According to the newspaper El Economista, ACS, Ferrovial, Sacyr, FCC, OHLA and Acciona are outlining the consortiums to bid for the first tenders of the infrastructure, whose development has been structured in three phases to be completed in 2030 and which has a total budget of €11 billion.
Spanish construction companies are negotiating among themselves and with Portuguese companies, mainly, the creation of alliances to compete in the first two tenders, which are expected to start next summer.
Specifically, the first phase of the project contemplates the tender for the route between Oporto and Aveiro, with an estimated budget of €1.65 billion, and for the section between Aveiro and Soure, with an estimated investment of €1.3 billion. The two contracts are therefore worth almost €3 billion (€2.95 billion). The Portuguese government has obtained €1 billion in European funds for their financing (€500 million for each section).
After years of discussions, the Portuguese government announced last September the plan to connect Lisbon and Porto by high-speed train, with the aim of also linking Vigo and thus connect Portugal with Spain’s AVE network. The aim is to link the country’s two main cities in one hour and 15 minutes, reducing to less than half the time it takes with the current railway line (two hours and 49 minutes).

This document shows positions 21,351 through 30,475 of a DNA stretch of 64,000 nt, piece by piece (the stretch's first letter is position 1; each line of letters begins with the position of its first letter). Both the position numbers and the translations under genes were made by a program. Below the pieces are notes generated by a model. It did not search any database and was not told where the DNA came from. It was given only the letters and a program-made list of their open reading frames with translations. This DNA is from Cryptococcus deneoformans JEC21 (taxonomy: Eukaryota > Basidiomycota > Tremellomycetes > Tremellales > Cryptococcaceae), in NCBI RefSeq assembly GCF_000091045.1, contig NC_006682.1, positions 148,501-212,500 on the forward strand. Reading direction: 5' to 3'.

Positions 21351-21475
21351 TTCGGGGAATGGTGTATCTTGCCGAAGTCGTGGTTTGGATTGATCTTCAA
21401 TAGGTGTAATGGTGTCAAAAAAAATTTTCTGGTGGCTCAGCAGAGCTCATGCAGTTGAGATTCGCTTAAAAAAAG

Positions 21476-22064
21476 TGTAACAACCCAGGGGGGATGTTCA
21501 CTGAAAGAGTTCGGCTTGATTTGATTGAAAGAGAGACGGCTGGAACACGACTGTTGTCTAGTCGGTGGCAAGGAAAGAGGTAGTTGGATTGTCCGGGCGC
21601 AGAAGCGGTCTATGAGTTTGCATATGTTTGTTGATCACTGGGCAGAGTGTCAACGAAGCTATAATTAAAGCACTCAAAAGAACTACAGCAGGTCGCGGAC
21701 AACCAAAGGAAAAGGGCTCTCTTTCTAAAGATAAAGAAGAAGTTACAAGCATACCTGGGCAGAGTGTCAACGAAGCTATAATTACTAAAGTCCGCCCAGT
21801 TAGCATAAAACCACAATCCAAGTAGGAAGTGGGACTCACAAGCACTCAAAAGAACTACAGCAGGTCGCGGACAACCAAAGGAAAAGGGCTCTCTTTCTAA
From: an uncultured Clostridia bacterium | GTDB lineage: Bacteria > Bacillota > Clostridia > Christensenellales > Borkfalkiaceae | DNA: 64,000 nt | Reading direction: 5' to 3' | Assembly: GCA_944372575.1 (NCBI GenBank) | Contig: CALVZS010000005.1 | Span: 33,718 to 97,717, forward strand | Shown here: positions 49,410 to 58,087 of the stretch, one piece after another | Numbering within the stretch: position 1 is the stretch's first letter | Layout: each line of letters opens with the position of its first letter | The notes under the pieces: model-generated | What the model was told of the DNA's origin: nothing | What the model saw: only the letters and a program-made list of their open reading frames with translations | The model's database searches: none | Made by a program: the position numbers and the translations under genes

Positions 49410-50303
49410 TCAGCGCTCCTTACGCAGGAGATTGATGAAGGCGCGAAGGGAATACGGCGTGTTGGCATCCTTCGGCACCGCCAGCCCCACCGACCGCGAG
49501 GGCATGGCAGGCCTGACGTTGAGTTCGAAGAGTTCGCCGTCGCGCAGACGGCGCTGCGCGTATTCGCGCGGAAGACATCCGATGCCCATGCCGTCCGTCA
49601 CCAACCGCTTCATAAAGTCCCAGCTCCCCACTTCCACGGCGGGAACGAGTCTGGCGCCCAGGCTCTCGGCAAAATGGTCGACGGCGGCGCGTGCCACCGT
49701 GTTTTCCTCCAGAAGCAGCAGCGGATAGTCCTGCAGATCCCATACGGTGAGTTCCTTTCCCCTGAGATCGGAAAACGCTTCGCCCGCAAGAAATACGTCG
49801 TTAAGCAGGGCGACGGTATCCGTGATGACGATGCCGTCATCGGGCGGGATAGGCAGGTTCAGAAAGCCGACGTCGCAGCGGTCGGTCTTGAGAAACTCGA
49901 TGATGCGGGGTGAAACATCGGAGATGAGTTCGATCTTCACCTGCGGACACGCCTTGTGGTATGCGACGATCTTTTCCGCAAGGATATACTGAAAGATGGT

The project, with a route of around 300 kilometres, has been divided into three phases. The first will connect Porto with Soure and this section will be completed in 2028, reducing the journey time to Lisbon to one hour and 59 minutes.
The second, between Soure and Carregado, will be executed between 2026 and 2030 and will reduce the time to one hour and 19 minutes. And the third, to Lisbon, is expected from 2030 to set the journey time at one hour and 15 minutes. At the same time, between 2026 and 2030, the connection between Oporto and Vigo will be made in two phases, to reduce the journey time to 50 minutes.